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One of the biggest technology stories of 2010 has been the battle between Flash and HTML5 over who will reign supreme as the standard-bearer for video on the web and beyond.
It is hard to believe something as ‘techy’ as HTML5 would find itself as a headline in major consumer publications, but thanks to a little open letter from Steve Jobs to world, HTML5 soon became a word everyone was talking about. In that letter, Jobs argued several key points on why his popular iPhone and iPad devices would not be supporting the de facto standard for video, Adobe Flash, going so far as to say “We don’t spend a lot of energy on old technology” and reportedly telling Wall Street Journal staff that Flash was a “CPU hog” and a source of “security holes.”
When Jobs speaks people listen, and as a result HTML5 saw a huge boost in adoption rates in 2010. Web cataloging service MeFeedia reported in October that 54% of online video is now available in HTML5 format. Are you thinking “that’s not that impressive, 54% is barely more than half”? Then let’s look at the most amazing part about this statistic. In January of 2010 the percentage of online video that was available in HTML5 was just 10%. That means the percentage of online video available in HTML5 format grew 5X in just 9 months. Can you think of another technology standard showing those kinds of rapid adoption rates? I can’t.
HTML5 and Flash: Choosing the best solution for your business
There is no doubt that HTML5 is demonstrating explosive growth as an adopted standard, but does that mean Flash is dying? Absolutely not. HTML5 should not be considered a replacement technology for Flash, just a competitive one. Although Jobs would like you to believe the Flash versus HTML5 battle is an either/or situation, it isn’t. Each standard offers unique features and functionality that make both of them appropriate depending on the technology goals your company wants to accomplish or the activities you, as a consumer, want to enjoy. For example, you should probably:
- If you are running your video on low-end systems
- If you are looking to save costs (and not have to purchase Flash licenses)
- If you want your video/application to be supported on the iPhone, iPad or other Apple platforms
- If it is important that you work with an open development environment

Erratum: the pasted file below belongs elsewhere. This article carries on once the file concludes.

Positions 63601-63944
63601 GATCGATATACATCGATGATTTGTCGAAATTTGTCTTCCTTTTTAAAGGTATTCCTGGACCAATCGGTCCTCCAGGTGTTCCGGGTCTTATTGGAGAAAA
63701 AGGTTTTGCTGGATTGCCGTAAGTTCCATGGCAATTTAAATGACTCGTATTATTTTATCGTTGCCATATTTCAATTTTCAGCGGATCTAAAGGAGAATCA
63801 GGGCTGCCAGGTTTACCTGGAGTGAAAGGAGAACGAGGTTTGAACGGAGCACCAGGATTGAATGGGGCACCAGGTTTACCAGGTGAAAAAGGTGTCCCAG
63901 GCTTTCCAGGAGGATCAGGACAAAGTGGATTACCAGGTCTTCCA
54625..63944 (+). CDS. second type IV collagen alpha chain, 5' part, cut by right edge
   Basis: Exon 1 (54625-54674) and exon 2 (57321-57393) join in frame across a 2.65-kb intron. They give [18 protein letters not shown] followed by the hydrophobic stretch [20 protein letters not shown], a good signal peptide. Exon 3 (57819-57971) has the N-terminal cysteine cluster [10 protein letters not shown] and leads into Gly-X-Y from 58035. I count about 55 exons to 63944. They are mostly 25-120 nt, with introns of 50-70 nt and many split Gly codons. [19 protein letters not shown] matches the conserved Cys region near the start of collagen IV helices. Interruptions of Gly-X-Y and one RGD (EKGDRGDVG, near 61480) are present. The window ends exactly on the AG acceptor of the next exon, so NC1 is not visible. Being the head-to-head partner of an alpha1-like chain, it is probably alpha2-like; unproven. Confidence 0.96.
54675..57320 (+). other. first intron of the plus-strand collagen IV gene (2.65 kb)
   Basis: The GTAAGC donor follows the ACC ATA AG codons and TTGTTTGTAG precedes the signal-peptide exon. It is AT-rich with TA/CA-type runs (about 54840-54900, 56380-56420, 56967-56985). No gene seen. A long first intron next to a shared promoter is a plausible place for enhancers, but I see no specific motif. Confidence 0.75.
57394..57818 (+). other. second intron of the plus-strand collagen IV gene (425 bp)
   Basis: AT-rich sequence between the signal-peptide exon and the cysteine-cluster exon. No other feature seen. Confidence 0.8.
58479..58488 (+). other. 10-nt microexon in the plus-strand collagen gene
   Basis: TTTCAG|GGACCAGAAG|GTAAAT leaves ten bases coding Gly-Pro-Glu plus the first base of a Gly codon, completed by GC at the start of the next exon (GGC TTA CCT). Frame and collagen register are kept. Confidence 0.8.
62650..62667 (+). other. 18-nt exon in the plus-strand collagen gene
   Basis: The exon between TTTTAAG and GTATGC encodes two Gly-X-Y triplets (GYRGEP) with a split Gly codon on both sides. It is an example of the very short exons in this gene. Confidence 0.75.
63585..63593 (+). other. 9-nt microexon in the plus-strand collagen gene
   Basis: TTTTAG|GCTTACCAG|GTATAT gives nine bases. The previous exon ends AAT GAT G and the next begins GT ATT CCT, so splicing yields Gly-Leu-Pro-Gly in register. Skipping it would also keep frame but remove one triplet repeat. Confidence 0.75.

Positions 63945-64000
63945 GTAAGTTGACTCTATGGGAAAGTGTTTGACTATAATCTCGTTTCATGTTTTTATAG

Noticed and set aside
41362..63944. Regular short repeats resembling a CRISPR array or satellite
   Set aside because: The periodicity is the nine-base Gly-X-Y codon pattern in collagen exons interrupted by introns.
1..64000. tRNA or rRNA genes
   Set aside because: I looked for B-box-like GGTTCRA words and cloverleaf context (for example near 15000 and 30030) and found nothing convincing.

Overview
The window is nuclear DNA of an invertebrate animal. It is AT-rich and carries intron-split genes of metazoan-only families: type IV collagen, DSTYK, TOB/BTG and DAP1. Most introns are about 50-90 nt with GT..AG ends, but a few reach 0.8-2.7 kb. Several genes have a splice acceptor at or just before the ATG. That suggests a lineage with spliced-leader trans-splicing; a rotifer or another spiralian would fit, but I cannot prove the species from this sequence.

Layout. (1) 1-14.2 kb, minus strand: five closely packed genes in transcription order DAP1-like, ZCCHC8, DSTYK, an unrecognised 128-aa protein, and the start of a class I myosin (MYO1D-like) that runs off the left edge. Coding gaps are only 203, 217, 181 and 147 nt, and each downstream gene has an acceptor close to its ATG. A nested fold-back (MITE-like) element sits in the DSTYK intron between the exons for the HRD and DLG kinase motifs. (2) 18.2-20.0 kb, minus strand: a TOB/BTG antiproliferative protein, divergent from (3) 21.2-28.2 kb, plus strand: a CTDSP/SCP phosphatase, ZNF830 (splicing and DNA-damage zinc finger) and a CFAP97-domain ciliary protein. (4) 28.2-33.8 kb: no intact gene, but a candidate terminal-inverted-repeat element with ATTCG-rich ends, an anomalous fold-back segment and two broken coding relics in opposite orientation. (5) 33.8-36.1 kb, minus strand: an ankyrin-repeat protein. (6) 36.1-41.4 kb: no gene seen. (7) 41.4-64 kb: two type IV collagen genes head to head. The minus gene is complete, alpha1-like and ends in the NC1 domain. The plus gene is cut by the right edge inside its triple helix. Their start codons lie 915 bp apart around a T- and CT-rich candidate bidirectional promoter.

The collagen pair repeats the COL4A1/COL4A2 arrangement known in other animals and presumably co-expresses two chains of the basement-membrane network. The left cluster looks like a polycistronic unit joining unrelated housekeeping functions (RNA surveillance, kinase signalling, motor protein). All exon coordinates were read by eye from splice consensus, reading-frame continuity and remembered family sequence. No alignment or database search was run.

- If your product needs to support a wide variety of browsers, including older models like IE6
- If you need powerful video streaming and video playback capabilities, like with live events
- If you are concerned about content protection and want to prevent people from reposting your content
- If you want to be able to splice in commercials dynamically throughout the video
- If you need integration with webcams and microphones to support new interactive features like two way video chat
Before you’re tempted to jump on the “Flash is dying” bandwagon, let’s look at the Flash facts as they stand today:
- 1.2 billion mobile phones are Flash capable
- 70% of online gaming sites run Flash
- 98% percent of Internet-enabled desktops use it
- 85% of top 100 websites use Flash
- Many major websites use Flash, including Hulu, Disney and YouTube
- 2-3 million people belong to the Flash developer community
- 90% of creative professionals have Adobe software on their desktops
A technology that has penetration rates like that clearly is offering value to a lot of people and will not disappear overnight. It is powerful and useful in a variety of different functions and in head-to-head competition against HTML5 it has also managed to fight off some of the “CPU hog” categorizations.
2011: Who will win the video battle?
Despite Flash’s market leadership, HTML5 is clearly being rapidly adopted as a new standard of online video technology, and companies need to prepare their growth strategies to incorporate it. However, it is still early and HTML5 doesn’t give you all the same features and functionality that Flash does today, so you’ll want to consider your options wisely.
The bottom line is that there won’t be a single ‘winner’ when it comes to online video. Apple’s not going to knock out Adobe. Adobe’s not going to eradicate HTML5. All of these technologies and vendors will continue to evolve and, ultimately, consumers will reap the rewards from the innovative solutions that emerge from this competition.
Dominique Jodoin is president and chief executive officer of Bluestreak Technology, maker of an integrated Flash and HTML5 platform for delivering rich media across a variety of devices. He has more than 23 years of experience in the mobile and wireless industry. Prior to joining Bluestreak, he was President Americas at mobile software management company Red Bend Software. He was previously vice president of business development within the Mobile Systems Division of Alcatel, executive vice president at WaterCove Networks, a venture-backed company that was acquired by Alcatel in 2004, and spent 17 years with Ericsson in a variety of executive positions in Canada and around the World.
[Top photo credit: dishhh]